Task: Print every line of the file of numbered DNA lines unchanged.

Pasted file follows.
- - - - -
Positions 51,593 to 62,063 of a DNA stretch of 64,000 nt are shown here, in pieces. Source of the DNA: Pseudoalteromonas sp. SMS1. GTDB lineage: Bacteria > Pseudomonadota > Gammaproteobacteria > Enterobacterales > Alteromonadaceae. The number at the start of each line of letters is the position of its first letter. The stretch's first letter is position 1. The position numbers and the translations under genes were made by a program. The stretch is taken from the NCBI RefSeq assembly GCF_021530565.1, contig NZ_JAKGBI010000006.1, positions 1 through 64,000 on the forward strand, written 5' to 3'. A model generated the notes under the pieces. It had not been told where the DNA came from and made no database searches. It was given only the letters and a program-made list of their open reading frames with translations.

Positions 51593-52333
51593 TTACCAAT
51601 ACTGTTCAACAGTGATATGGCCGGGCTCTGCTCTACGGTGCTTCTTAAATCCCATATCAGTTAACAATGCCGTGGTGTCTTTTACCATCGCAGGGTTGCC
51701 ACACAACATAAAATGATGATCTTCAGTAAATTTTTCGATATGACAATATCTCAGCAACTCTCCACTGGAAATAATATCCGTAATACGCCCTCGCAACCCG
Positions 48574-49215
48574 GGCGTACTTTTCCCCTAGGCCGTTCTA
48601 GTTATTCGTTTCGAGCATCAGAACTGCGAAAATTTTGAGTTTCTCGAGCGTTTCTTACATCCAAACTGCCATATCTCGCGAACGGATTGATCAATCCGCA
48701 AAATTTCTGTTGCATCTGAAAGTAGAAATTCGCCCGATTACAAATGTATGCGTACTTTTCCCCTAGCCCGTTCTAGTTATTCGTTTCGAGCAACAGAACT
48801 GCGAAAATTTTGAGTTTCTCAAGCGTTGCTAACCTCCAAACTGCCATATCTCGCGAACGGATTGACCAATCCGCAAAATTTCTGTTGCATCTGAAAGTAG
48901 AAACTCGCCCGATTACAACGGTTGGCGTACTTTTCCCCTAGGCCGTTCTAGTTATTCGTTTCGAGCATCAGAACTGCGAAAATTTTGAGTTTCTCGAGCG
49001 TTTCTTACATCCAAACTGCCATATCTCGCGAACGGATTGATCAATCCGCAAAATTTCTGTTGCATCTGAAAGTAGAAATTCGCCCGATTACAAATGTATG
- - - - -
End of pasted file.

Positions 51,593 to 62,063 of a DNA stretch of 64,000 nt are shown here, in pieces. Source of the DNA: Pseudoalteromonas sp. SMS1. GTDB lineage: Bacteria > Pseudomonadota > Gammaproteobacteria > Enterobacterales > Alteromonadaceae. The number at the start of each line of letters is the position of its first letter. The stretch's first letter is position 1. The position numbers and the translations under genes were made by a program. The stretch is taken from the NCBI RefSeq assembly GCF_021530565.1, contig NZ_JAKGBI010000006.1, positions 1 through 64,000 on the forward strand, written 5' to 3'. A model generated the notes under the pieces. It had not been told where the DNA came from and made no database searches. It was given only the letters and a program-made list of their open reading frames with translations.

Positions 51593-52333
51593 TTACCAAT
51601 ACTGTTCAACAGTGATATGGCCGGGCTCTGCTCTACGGTGCTTCTTAAATCCCATATCAGTTAACAATGCCGTGGTGTCTTTTACCATCGCAGGGTTGCC
51701 ACACAACATAAAATGATGATCTTCAGTAAATTTTTCGATATGACAATATCTCAGCAACTCTCCACTGGAAATAATATCCGTAATACGCCCTCGCAACCCG
Positions 48574-49215
48574 GGCGTACTTTTCCCCTAGGCCGTTCTA
48601 GTTATTCGTTTCGAGCATCAGAACTGCGAAAATTTTGAGTTTCTCGAGCGTTTCTTACATCCAAACTGCCATATCTCGCGAACGGATTGATCAATCCGCA
48701 AAATTTCTGTTGCATCTGAAAGTAGAAATTCGCCCGATTACAAATGTATGCGTACTTTTCCCCTAGCCCGTTCTAGTTATTCGTTTCGAGCAACAGAACT
48801 GCGAAAATTTTGAGTTTCTCAAGCGTTGCTAACCTCCAAACTGCCATATCTCGCGAACGGATTGACCAATCCGCAAAATTTCTGTTGCATCTGAAAGTAG
48901 AAACTCGCCCGATTACAACGGTTGGCGTACTTTTCCCCTAGGCCGTTCTAGTTATTCGTTTCGAGCATCAGAACTGCGAAAATTTTGAGTTTCTCGAGCG
49001 TTTCTTACATCCAAACTGCCATATCTCGCGAACGGATTGATCAATCCGCAAAATTTCTGTTGCATCTGAAAGTAGAAATTCGCCCGATTACAAATGTATG